Coming Clean

Well Read

I confess. I never finished Moby Dick. Couldn’t. Didn’t want to. Never read more of Faulkner than “Barn Burning.” Refused to stick with Finnegan’s Wake. I managed to slog through Madame Bovary, Jane Eyre, Beowulf, The Golden Notebook. Weeks of my life I can never get back. I confess. These are iceberg-tip lists. I could make lit professors weep with all I haven’t forced myself to swallow. I confess. I don’t find that I’ve ever had much time to be concerned with THE CANON, with what’s considered classic. I’m not throwing shade. I’m just saying. I read Ulysses. Twice. And War and Peace, August 1914, Crime and Punishment. Oh yes. Give me Russians. Give me Russians any day. Not because they’re in the literary canon, but because they speak to me. I confess. I am more interested in my pleasure, in stories that resonate, than in faking passion. I confess … but I’m not repentant.

I think I’ve gone off course with these prose poems, lost what little hold I had on how they’re supposed to work. Time to go back to my crib sheets and get reacquainted with this form.


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Are you writing poems this month? Where can I see them? Let’s share this craziness!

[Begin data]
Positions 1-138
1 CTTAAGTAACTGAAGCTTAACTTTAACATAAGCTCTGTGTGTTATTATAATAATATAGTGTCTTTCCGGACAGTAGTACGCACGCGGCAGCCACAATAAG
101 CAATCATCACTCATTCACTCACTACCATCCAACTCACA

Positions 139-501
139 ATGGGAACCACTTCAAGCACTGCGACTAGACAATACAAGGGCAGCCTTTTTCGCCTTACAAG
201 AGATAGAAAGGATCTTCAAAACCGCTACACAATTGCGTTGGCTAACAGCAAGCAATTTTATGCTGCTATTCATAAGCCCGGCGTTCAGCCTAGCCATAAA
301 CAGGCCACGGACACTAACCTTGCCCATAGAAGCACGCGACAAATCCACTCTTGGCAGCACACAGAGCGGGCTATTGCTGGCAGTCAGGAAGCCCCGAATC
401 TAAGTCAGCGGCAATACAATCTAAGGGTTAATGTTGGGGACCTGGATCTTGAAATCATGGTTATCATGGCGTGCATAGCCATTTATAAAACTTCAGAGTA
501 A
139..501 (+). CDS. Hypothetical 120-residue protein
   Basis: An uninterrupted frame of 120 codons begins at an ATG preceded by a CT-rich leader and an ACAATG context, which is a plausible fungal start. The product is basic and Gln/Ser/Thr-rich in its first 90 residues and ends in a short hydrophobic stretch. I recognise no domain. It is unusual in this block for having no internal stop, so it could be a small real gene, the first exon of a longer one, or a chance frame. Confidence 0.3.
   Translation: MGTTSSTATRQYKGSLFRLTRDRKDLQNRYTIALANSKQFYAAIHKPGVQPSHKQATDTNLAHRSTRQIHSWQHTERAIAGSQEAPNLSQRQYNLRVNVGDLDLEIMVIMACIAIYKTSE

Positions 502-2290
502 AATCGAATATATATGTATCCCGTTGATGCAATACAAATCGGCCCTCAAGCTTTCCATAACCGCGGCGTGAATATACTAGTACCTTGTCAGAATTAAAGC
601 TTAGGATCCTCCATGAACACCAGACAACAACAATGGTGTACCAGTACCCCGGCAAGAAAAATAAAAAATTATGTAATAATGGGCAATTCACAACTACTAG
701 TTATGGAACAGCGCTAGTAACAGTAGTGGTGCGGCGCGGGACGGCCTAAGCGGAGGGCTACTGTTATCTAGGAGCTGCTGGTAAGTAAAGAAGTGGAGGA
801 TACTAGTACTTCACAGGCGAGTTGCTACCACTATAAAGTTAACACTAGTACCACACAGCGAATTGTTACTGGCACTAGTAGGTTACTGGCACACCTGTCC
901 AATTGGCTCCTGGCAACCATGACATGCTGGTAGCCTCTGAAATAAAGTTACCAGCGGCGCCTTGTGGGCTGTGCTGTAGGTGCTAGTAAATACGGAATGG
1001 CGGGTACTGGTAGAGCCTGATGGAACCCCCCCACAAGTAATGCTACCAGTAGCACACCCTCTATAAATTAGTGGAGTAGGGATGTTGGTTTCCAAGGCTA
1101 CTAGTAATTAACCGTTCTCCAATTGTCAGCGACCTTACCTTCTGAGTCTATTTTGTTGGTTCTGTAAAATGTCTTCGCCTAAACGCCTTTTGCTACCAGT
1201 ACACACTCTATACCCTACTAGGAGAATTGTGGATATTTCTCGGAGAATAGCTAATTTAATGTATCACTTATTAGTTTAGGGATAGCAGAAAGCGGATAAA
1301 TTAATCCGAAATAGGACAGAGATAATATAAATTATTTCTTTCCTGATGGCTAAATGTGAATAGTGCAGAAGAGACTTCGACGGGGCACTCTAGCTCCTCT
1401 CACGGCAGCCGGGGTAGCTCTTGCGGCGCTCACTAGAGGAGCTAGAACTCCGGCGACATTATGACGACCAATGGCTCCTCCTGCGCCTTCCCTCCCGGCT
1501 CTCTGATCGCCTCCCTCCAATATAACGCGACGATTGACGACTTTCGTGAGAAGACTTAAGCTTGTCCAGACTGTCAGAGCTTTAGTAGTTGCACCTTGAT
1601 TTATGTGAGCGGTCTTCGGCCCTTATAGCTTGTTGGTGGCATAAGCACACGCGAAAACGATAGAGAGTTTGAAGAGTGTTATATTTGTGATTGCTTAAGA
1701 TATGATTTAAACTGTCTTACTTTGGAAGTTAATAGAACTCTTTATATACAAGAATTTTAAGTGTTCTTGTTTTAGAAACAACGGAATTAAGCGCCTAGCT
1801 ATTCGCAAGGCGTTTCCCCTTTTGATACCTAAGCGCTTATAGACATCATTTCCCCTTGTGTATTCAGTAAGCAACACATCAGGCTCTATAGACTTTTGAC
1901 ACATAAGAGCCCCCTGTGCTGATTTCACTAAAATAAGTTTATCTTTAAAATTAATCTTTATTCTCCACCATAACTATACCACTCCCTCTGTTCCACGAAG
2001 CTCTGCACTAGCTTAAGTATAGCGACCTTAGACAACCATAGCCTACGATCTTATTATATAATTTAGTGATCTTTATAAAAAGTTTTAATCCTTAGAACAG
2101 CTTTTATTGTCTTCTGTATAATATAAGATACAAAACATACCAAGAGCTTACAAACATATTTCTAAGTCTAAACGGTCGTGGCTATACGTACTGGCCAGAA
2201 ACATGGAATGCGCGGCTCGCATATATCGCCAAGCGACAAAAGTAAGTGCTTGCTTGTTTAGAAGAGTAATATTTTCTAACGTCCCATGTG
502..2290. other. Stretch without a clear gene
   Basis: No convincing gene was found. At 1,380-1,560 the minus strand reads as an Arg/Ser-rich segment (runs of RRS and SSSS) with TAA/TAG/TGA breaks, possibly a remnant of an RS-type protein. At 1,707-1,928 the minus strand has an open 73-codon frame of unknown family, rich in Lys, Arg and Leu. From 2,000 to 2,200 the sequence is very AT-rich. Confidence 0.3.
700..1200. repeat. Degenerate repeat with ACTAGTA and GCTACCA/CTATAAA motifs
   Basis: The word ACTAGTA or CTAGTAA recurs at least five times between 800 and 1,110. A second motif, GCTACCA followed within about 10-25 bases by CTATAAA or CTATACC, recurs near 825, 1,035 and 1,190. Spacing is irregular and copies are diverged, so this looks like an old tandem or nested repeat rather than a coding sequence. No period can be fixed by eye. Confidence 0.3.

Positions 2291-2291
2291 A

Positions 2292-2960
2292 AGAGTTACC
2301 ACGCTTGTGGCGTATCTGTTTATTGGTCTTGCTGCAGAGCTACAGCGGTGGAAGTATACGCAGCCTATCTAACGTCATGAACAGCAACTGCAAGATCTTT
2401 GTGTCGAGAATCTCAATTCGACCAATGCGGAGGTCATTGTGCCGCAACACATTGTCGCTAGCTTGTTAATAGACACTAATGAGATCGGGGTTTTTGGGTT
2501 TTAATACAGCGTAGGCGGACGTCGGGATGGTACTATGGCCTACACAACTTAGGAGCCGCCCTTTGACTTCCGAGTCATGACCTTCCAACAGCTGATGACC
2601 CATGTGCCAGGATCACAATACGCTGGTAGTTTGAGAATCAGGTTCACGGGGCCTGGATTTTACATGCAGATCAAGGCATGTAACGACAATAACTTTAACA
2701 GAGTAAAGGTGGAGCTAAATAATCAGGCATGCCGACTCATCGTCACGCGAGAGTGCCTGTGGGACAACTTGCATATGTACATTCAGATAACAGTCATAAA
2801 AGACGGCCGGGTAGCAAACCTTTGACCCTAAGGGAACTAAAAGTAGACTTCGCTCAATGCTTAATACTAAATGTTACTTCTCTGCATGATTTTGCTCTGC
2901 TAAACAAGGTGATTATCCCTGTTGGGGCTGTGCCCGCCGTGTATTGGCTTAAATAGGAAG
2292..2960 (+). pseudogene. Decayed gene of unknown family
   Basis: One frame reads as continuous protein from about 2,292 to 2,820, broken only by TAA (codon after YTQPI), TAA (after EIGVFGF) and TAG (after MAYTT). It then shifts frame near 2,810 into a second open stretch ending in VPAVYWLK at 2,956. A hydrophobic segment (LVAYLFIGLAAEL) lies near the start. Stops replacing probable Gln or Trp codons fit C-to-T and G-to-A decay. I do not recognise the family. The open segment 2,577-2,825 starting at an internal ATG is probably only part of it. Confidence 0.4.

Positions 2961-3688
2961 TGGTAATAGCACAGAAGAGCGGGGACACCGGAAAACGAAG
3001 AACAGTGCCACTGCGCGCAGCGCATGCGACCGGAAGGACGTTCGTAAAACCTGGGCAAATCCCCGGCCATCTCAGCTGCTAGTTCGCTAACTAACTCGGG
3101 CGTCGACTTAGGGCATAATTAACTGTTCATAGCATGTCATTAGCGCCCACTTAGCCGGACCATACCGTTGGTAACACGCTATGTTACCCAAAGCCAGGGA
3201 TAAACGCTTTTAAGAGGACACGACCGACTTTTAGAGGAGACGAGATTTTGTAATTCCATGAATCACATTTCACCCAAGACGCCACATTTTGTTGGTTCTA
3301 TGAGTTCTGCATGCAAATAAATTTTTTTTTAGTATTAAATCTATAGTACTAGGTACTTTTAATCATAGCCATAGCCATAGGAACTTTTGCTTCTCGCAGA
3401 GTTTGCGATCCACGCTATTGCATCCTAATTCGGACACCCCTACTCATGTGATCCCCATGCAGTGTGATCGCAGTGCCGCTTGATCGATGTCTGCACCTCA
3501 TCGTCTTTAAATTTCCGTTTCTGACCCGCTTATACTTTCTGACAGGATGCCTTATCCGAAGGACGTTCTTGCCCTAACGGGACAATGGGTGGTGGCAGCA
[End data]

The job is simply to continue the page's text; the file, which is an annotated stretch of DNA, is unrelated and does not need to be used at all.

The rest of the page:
As I did last year, I’ll be following along with the Poem-A-Day challenge at Robert Lee Brewer’s Poetic Asides Blog. Today’s prompt is to write a confession poem. You can post your daily poems on Brewer’s page. The top poem from each day will be included in an anthology later this year!

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2 thoughts on “Coming Clean

  1. you haven’t lost your course here. though I have never understood how a prose poem differs from ordinary prose. Is it a poem because it isn’t long enough to be an essay? BTW, I’m with you on Moby Dick, but I inhaled a lot of Faulkner — got started when my 12th-grade English teacher said we were not ready for him, which i took as a dare. And I loved The Golden Notebook, but maybe this is a generational thing — plus I had already read all the Martha Quest books. Let us know what your crib sheets say about “prose poems.”

  2. I once challenged myself to read several of the books considered “canon”. I greatly failed that challenge for the same reason. They did not speak to me. I have instead resigned myself to the fact that I will *eventually* watch the movie versions of them, if they exist, to at least get the basic stories down.

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